Figure 6. Figure 6. APC‐2Cys improves intracellular redox status in the heart during ischemia/reperfusion (I/R). GSH/GSSG ratios were measured with a glutathione detection kit. Values are means ± standard error, n = 11 per group, *P < 0.01 vs. control, P < 0.01 vs. I/R vehicle. RLU, relative light units. Adapted with permission, from Costa et al., 2011.
Figure 7. Figure 7. Schematic diagram illustrates how AMPK activator administrated during I/R could limit the ROS damage brought by fatty acid oxidation. TAC, tricarboxylic acid cycle; ROS, reactive oxygen species.


Figure 1. Schematic diagram illustrates the metabolism of glucose and fatty acid in cardiomyocyte. G‐6‐P, glucose 6‐phosphorylase; CPT‐1, carnitine palmitoyl transferae I; TAC, tricarboxylic acid cycle.


Figure 2. APC reduces myocardial infarct size after ischemia/reperfusion. Hearts were subjected to 20 min ischemia followed by 3 h reperfusion. APC derivatives or saline (control) were administered via the tail vein 5 min before reperfusion. (A) Representative sections of myocardial infarction. (B) The ratio of area at risk (AAR) to myocardial area (left panel) and the ratio of infarct area to AAR (right panel) in mouse hearts of different treatment groups. Values are means ± standard error for four independent experiments. *P < 0.01 versus saline, respectively. Adapted with permission from Wang et al., 2011, ref 162.


Figure 3. APC stimulates AMPK activation. (A) In vivo regional ischemia stimulates phosphorylation of AMPK as shown by immunoblots. Values are means ± S.E., n = 3. *p < 0.05 vs. Sham. (B) Both APC and 2Cys but not E170A trigger AMPK and ACC phosphorylation during reperfusion. (C) and (D) Activation of AMPKα1 and AMPKα2 in the same heart samples as assessed by a kinase assay. Values are means ± standard error, n = 4‐6. *p < 0.05 vs. Sham saline; p < 0.05 vs. I/R saline. Adapted with permission, from Wang et al., 2011, ref 162.


Figure 4. APC increases glucose uptake during ischemia/reperfusion (I/R). (A) APC modulates glucose transporter type 4 (GLUT4) translocation to the membrane. Immunoblotting analysis of cell membrane‐bound and total GLUT4 in the heart tissues. (B) C57BL/6 mouse hearts were isolated and perfused with d‐[2‐3H] glucose‐labeled perfusion buffer in the ex vivo working heart perfused system. Isolated hearts were subjected to 10 min of global ischemia followed by 20 min of reperfusion. Values are means ± standard error, n = 6 per group, *P < 0.05 versus control, P < 0.05 versus I/R vehicle. RLU, relative light units. Adapted with permission from Costa et al., 2011, ref 23.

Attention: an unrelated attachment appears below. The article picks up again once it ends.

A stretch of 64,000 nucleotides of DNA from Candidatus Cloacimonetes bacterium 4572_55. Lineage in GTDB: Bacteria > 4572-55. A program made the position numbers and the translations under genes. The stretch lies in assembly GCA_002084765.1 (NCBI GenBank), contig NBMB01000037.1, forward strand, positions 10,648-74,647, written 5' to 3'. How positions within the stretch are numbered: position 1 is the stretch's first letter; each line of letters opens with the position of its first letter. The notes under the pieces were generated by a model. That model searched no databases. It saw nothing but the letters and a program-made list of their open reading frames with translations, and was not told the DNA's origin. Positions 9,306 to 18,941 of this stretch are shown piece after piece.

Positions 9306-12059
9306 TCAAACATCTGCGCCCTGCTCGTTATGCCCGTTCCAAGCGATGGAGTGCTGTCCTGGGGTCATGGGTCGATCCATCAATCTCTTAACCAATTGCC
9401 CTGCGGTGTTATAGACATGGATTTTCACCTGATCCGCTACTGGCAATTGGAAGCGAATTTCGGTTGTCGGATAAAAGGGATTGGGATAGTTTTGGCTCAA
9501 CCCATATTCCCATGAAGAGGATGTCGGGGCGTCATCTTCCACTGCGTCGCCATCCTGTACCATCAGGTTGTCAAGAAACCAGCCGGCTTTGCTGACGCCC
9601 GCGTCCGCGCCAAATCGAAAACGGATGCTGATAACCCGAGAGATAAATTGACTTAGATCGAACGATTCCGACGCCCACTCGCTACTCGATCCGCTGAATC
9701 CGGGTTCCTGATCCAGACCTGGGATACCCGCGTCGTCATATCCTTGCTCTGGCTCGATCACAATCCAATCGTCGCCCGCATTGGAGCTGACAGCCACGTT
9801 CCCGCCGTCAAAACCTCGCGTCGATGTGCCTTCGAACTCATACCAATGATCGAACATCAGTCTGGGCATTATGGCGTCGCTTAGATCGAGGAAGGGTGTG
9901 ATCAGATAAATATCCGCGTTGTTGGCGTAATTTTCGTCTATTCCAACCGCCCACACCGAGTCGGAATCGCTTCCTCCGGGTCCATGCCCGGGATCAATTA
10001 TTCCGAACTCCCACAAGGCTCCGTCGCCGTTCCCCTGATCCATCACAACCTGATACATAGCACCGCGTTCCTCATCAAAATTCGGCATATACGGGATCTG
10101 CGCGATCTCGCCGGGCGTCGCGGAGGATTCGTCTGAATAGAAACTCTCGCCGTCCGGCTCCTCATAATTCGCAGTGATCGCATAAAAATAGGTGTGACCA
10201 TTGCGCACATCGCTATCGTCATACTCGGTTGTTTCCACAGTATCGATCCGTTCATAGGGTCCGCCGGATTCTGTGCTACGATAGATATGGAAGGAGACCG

Figure 5. APC augments glucose oxidation in the heart during ischemia/reperfusion (I/R). Glucose oxidation was analyzed by measuring [14C]glucose incorporation into 14CO2 in ex vivo C57BL/6 mouse hearts subjected to 10 min of ischemia and 20 min of reperfusion. Oleate oxidation was analyzed by measuring the incorporation of [9,10‐3H]oleate into 3H2O. Values are means ± standard error, n = 5‐6 per group, *P < 0.05 versus control, P < 0.05 versus I/R vehicle, #P < 0.01 versus I/R APC. PC‐2Cys, protein C‐2Cys. Adapted with permission, from Costa et al., 2011, ref 23.


Figure 6. APC‐2Cys improves intracellular redox status in the heart during ischemia/reperfusion (I/R). GSH/GSSG ratios were measured with a glutathione detection kit. Values are means ± standard error, n = 11 per group, *P < 0.01 vs. control, P < 0.01 vs. I/R vehicle. RLU, relative light units. Adapted with permission, from Costa et al., 2011.


Figure 7. Schematic diagram illustrates how AMPK activator administrated during I/R could limit the ROS damage brought by fatty acid oxidation. TAC, tricarboxylic acid cycle; ROS, reactive oxygen species.
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Further Reading

Katz, Arnold M. Physiology of the Heart. Lippincott Williams & Wilkins, 2010.

Opie, Lionel H., Editor. Heart Physiology: From Cell to Circulation. Lippincott Williams & Wilkins, 2004.


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Yina Ma, Ji Li. Metabolic Shifts during Aging and Pathology. Compr Physiol 2015, 5: 667-686. doi: 10.1002/cphy.c140041